That was 14 glorious years ago. Turns out I was his version of perfect and he mine. He is more perfect for me now than he was then. Our lives thus far have been filled with a myriad of joys and hurts, challenges and triumphs. We pledged from the beginning that we were going into marriage as a team, and that it would be as a team that we would face every challenged lobbed at us throughout life. She's thrown some doozies, I can assure you, but she's rewarded us along the way as well. I cannot imagine what my life would have been without him, and I cannot adequately express the wondrous joy it has been with him. I pray that God grants us both long life, so we can have even more of this incredible adventure together. What an adventure it is...and it doesn't hurt that I'm having it with the most beautiful man I've ever seen in real life.

Wednesday, October 14, 2009

Midlife meanderings...or, random thougths on the meaning of life

Don't start with me on my age, and whether or not I can actually be considered "mid-life". This conclusion has been reached by scientific analysis and careful consideration of my familial track record where life and living are concerned. It appears, if one considers a mother who had triple bypass at 47 and a father who was struck with cancer at 58, that I am indeed in my middle years...if I'm lucky. It may very well be that I could, in fact, be considered quite geriatric. My husbands people, on the other hand, tend to just keep on living until they decide they are quite done with it. His maternal grandfather passed away at 99, and only then after he'd announced to all and sundry that he was quite finished living, thank you very much. His paternal grandmother, now 92, is living independently and only last year quit mowing her sloped yard on her riding mower. She did slip and fall off of her ladder while painting her bathroom ceiling, so that has curbed her activity somewhat. When one extrapolates the data it doesn't take long to discern that I am, in fact, going to leave my gorgeous hubby at the mercy of the nursing home hotties.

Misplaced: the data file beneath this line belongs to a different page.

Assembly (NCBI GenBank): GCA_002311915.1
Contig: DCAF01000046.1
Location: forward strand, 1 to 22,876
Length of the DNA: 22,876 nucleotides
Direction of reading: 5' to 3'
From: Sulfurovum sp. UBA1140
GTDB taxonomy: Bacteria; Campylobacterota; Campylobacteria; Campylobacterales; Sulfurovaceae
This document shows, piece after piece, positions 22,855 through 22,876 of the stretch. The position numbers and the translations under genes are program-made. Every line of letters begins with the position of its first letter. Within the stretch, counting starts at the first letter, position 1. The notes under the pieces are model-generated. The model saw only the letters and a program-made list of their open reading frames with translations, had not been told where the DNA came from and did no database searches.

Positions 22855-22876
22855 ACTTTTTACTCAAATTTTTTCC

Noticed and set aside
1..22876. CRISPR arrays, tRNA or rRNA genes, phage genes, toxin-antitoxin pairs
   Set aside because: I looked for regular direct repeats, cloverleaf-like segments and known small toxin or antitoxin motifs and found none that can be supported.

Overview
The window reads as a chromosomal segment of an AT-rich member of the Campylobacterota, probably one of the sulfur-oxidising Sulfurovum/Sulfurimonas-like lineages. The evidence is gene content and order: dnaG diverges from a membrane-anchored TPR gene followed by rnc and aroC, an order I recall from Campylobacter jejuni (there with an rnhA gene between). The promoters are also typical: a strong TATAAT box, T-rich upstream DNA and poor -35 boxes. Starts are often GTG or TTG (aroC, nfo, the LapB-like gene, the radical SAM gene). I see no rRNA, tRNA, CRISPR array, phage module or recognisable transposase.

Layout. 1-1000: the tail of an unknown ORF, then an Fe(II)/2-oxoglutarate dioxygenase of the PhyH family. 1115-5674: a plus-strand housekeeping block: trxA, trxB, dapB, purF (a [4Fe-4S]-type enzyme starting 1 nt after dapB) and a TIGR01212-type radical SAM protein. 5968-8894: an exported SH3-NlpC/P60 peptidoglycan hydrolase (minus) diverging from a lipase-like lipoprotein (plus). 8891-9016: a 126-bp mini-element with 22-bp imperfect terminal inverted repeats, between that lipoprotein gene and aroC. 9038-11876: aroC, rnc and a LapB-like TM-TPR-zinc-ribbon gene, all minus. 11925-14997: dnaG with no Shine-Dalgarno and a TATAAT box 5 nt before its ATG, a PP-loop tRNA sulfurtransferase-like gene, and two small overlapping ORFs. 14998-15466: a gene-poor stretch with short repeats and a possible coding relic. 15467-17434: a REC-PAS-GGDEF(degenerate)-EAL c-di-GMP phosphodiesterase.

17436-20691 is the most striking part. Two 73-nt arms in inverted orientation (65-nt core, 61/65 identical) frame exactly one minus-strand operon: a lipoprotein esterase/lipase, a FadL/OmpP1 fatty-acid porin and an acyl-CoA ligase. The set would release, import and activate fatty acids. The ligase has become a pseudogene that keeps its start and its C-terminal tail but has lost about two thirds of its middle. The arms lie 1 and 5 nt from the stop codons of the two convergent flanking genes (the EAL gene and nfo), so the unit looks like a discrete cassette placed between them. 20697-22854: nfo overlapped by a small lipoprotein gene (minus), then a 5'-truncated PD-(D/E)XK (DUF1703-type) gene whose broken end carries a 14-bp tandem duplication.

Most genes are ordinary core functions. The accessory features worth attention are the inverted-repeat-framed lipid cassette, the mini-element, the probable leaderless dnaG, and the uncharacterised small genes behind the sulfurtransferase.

In all seriousness, when one considers one's own mortality, it is easy to slip into a maudlin sense of the macabre. One shouldn't. We are all going to die; what matters is what we do with the time we are given, no matter how much time that might actually turn out to be. These thoughts so frequently lead to that eternal question which has plagued man from the time of creation; what is the meaning of life? How many great minds of the ages have pondered and pontificated on just that point? To me, at my advanced age, it seems that the answer to that question is really quite simple. I feel that there are really two meanings of life a) to give love and joy and b) to find love and joy.
When one takes the time to really break down the things that matter, and that will last, that are of eternal significance, I suggest to you that one will find that they are all fundamentally linked to love and joy. Love-loving your fellow man, and expressing that through showing compassion, patience and giving; loving your family, and recognizing their intrinsic importance in your life; loving the minutia, and finding pleasure in a beautiful sky, or a great meal, or a hearty laugh. Joy-bringing joy to those around you; taking joy from the mundane and the magnificent; bringing joy to the everyday. I know to some this will sound simplistic, but if you find the time to really investigate what makes a life worth remembering, I will suggest to you that it will always be through the love shown, or the joy brought to the world by that individual.
So, on my tombstone, I can think of no better epitaph than "She brought love and joy to the world"...and considering the family track record, I may need that tombstone sooner rather than later.

Saturday, October 10, 2009